Igùn

Igùn, an ongoing investigation into a 17-year artistic decline (1897-1914) in Benin Kingdom.
Type
Mixed Media
Time
 – 
Host
Location
Cambridge, USA
Picture of Igùn

Igùn is an ongoing investigation into a 17-year artistic decline (1897-1914) in Benin Kingdom—following the 1897 British colonial invasion. During the invasion, British colonial officers torched Benin city, deposed the Oba (King), stole over 3000 cultural objects from the royal palace, shipped the objects off to England for sale to private and institutional collectors. The 1897 invasion ushered in an interregnum (1897-1914) which was characterized by an artistic decline, because the absence of an Oba (also considered “the sole commissioner of the arts”) would have limited the amount of commissions available to artists. As a consequence, most Benin artists sought out other occupations in satellite towns, outside Benin City.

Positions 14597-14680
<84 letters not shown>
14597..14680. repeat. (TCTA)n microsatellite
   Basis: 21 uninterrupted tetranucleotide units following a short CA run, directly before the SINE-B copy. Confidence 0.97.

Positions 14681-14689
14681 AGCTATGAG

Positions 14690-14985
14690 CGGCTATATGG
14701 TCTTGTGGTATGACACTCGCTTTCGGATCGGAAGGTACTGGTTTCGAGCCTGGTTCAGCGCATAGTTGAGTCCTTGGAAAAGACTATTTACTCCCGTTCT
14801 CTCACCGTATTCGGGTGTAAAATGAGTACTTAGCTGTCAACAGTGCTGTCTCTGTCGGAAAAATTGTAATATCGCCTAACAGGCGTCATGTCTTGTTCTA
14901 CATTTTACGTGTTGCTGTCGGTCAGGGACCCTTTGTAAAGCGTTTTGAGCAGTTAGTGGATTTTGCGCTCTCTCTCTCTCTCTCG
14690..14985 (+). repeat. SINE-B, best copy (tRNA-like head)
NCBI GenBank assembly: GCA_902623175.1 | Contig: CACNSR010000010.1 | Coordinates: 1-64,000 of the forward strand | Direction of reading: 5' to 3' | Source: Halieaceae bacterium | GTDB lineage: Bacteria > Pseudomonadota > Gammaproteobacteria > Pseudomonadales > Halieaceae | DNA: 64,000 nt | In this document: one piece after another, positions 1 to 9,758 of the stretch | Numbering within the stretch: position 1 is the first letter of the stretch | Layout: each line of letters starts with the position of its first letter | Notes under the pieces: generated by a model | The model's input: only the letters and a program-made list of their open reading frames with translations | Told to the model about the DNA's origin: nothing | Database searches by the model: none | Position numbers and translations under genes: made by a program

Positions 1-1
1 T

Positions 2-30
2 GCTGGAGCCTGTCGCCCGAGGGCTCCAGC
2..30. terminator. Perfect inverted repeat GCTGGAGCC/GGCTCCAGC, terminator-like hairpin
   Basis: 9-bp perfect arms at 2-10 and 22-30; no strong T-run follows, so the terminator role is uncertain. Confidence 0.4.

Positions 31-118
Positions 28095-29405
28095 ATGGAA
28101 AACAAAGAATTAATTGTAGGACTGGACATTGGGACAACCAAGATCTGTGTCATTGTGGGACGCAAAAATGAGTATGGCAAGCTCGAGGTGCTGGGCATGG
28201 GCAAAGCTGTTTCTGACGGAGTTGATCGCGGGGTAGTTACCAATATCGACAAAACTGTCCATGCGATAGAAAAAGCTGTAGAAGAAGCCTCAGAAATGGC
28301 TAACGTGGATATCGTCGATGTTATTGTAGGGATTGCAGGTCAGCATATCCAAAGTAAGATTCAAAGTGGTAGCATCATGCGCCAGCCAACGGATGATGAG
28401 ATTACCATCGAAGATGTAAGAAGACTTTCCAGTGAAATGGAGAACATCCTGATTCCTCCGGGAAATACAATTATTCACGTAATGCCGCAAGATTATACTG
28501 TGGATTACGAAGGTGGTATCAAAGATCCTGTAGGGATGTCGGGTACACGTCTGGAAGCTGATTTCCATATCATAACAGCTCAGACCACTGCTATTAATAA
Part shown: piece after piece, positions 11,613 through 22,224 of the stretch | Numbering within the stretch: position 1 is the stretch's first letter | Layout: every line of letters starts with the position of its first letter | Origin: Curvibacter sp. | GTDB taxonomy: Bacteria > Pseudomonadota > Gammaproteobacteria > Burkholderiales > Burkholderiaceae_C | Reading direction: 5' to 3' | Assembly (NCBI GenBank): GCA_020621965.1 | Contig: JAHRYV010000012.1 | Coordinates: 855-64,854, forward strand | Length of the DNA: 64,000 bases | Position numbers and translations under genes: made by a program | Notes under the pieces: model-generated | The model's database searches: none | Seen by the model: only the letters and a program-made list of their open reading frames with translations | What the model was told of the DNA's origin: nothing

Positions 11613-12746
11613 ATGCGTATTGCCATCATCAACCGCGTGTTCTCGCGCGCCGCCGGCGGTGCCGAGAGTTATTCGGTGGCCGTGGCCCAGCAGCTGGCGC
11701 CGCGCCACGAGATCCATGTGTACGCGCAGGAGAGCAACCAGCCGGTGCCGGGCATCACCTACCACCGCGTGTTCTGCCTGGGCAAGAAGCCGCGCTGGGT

Although post-invasion colonial reports allude to an “already thriving tourist industry” precipitated by increased colonial patronage, there is currently a dearth of visual documentation to identify objects created during the 17-year artistic decline (1897-1914).

To visualize objects that could have been created during this era, synthetic prototypes were generated using a StyleGAN trained on a dataset of looted Benin bronzes. Prototypes IV and V were exhibited at Curatorial A(i)gents.